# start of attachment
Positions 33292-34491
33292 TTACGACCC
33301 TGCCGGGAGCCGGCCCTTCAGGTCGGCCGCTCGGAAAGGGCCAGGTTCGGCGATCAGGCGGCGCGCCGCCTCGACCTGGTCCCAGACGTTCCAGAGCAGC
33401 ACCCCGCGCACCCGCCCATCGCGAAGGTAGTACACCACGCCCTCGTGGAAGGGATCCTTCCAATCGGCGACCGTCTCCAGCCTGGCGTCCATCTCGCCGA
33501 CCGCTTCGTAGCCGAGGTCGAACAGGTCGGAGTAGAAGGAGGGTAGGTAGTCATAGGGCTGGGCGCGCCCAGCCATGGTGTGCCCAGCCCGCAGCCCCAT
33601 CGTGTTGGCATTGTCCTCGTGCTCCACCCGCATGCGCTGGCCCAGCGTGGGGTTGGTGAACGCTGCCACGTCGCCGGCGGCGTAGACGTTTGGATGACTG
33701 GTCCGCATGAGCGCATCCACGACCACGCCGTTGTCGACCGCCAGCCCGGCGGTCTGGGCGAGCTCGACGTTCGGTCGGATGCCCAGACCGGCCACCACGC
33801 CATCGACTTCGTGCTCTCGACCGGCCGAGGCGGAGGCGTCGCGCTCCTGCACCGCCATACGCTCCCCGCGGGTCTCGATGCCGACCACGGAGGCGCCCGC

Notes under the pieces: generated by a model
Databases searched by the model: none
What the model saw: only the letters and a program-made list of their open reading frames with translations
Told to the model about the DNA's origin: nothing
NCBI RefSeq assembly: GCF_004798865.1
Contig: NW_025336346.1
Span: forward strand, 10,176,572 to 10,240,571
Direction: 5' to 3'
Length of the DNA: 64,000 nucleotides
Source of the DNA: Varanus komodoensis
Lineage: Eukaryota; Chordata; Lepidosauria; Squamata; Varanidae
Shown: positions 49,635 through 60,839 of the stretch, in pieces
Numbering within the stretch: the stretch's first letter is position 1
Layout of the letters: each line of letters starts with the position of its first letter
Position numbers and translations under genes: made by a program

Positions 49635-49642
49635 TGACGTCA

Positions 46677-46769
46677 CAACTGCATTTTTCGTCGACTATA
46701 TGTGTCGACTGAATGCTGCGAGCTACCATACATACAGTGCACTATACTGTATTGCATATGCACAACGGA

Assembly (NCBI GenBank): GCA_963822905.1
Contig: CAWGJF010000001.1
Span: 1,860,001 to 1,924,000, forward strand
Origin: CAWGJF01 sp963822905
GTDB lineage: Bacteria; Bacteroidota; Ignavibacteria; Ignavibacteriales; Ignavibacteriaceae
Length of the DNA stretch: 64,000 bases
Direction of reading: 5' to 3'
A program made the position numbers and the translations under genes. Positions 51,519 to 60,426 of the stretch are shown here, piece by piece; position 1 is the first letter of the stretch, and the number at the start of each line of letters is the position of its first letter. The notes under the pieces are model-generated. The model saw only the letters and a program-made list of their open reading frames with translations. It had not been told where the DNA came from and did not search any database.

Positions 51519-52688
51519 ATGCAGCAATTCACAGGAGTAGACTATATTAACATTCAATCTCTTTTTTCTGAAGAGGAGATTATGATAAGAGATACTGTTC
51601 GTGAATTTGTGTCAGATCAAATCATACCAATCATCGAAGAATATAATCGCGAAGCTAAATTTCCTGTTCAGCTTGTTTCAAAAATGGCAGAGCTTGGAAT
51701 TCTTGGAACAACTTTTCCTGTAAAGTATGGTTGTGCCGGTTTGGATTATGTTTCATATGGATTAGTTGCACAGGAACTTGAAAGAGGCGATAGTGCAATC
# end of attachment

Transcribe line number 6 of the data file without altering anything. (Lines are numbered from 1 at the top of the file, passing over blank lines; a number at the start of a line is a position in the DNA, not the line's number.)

33601 CGTGTTGGCATTGTCCTCGTGCTCCACCCGCATGCGCTGGCCCAGCGTGGGGTTGGTGAACGCTGCCACGTCGCCGGCGGCGTAGACGTTTGGATGACTG